The BMW i Vision D Is A Future EV Sport Sedan That Can Talk To You

Everyone always has something to say about BMW.

The Bavarian automaker has long had a knack for setting benchmarks with cars like the 3 Series and X5, but BMW superfans don’t hold their tongues when vehicles change with the times.

“The older cars were better.”

“That new grille is too much.”

“I would never pay for subscription features in a car.”

Now, at CES 2023, a new BMW concept asks: What if the car also had a say? And if a car could talk, how would it interact with its user?

It’s the BMW i Vision D, which stands for “Digital Emotional Experience”. It is one of BMW’s most radical – yet, in some ways, praiseworthy – concept cars. It is a minimalist electric performance sedan that works hard in digital features like augmented reality and voice-activated virtual assistants. Think Metaverse or Amazon Alexa but in sport sedan form. The concept also offers the ability to create a driver avatar profile, which can also be projected onto the side windows.

If a car could talk, how would it interact with its user?

More than that, the Eye Vision D’s color-shifting grille is like a “face,” with its own expressions on top of the virtual voice. This is a BMW that talks back and can even have hot takes of its own. “My dad had an E30,” is one thing the car told me at a recent tech demo, and early social media promos of the concept evoke an ’80s talking car action show Knight Rider,

“Headlights and closed BMW kidney grille is also a common phygital (Fusion of physical and digital) icons on a uniform surface, allowing the vehicle to generate different facial expressions,” the automaker said in a news release. “This means that the BMW Eye Vision D can talk to people and, at the same time, visually express moods such as happiness, amazement or acceptance.”

Like the i Vision Circularis from 2021, the i Vision D is just a concept car, meant to preview possible upcoming designs and technologies that could eventually make their way onto dealer lots. At the same time, the design itself feels like something that could preview a future electric 3 Series or i4 of some sort.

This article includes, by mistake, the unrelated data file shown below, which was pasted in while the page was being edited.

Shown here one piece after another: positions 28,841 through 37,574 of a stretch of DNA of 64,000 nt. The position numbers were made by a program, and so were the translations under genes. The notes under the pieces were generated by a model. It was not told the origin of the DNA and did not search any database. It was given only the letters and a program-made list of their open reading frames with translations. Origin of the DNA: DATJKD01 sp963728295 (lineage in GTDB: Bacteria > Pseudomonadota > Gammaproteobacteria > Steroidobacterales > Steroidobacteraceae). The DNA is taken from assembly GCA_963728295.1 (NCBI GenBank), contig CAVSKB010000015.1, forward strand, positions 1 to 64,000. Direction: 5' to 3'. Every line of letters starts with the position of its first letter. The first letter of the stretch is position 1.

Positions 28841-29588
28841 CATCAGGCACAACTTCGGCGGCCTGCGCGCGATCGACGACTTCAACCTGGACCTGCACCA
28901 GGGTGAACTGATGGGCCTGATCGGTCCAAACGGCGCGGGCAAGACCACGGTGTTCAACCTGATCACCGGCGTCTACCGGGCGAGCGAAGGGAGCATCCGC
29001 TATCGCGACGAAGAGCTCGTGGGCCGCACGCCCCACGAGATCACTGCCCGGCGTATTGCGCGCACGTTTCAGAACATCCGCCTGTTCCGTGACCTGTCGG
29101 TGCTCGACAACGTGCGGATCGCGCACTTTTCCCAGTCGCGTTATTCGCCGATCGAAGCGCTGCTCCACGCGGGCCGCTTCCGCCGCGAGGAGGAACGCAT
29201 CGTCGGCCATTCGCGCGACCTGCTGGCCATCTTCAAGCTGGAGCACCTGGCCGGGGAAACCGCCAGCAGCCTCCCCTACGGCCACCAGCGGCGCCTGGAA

Visually, the i Vision D looks almost like a cross between a Tesla Model 3 and one of BMW’s classic sport sedans, like a 2002 or E30. A kidney grille sweeps across almost the entire front of the concept and a rear light bar does the same across the trunk. The white, almost featureless body contrasted with the fussy designs of many current BMWs, while still having distinctive features such as the “Hofmeister kink” of the rear windows.

While BMW won’t directly confirm that this design is headed for production, it’s pretty safe to assume that it will influence future cars. BMW has a way of turning concepts into reality—just look at the i8 supercar and i3 city car from the last decade. BMW also calls it “another milestone on the road” to BMW’s upcoming EV-specific car platform, the Neue Klasse. That setup is named for the “New Class” of sport sedans and coupes that defined BMW’s image in the 1960s and ’70s.

While current BMWs are built to offer a mix of internal combustion, hybrid, or EV power—the electric i4 and the ICE-powered 4 Series Gran Coupe are essentially the same vehicle, for example—the next round of models Designed to be electric for better range and better battery packaging.

BMW says the Eye Vision d’E Ink also represents a significant evolution of the color-shifting technology it debuted at last year’s CES and, as a result, can change its exterior to 32 different colors – And not just one color. BMW says that the concept’s body is divided into 240 e inc segments, each of which can be controlled separately. This is the first time E Ink has been used on the entire exterior of a car, and BMW has said the technology may be getting closer to commercialization at the consumer level.

Refreshingly, the i Vision D is a three-box sedan and not another blob-like crossover SUV concept. That in itself is a bold move by BMW and one that is in sync with the current trends; Sedan sales have been declining for years as the global market shifted toward crossovers and trucks.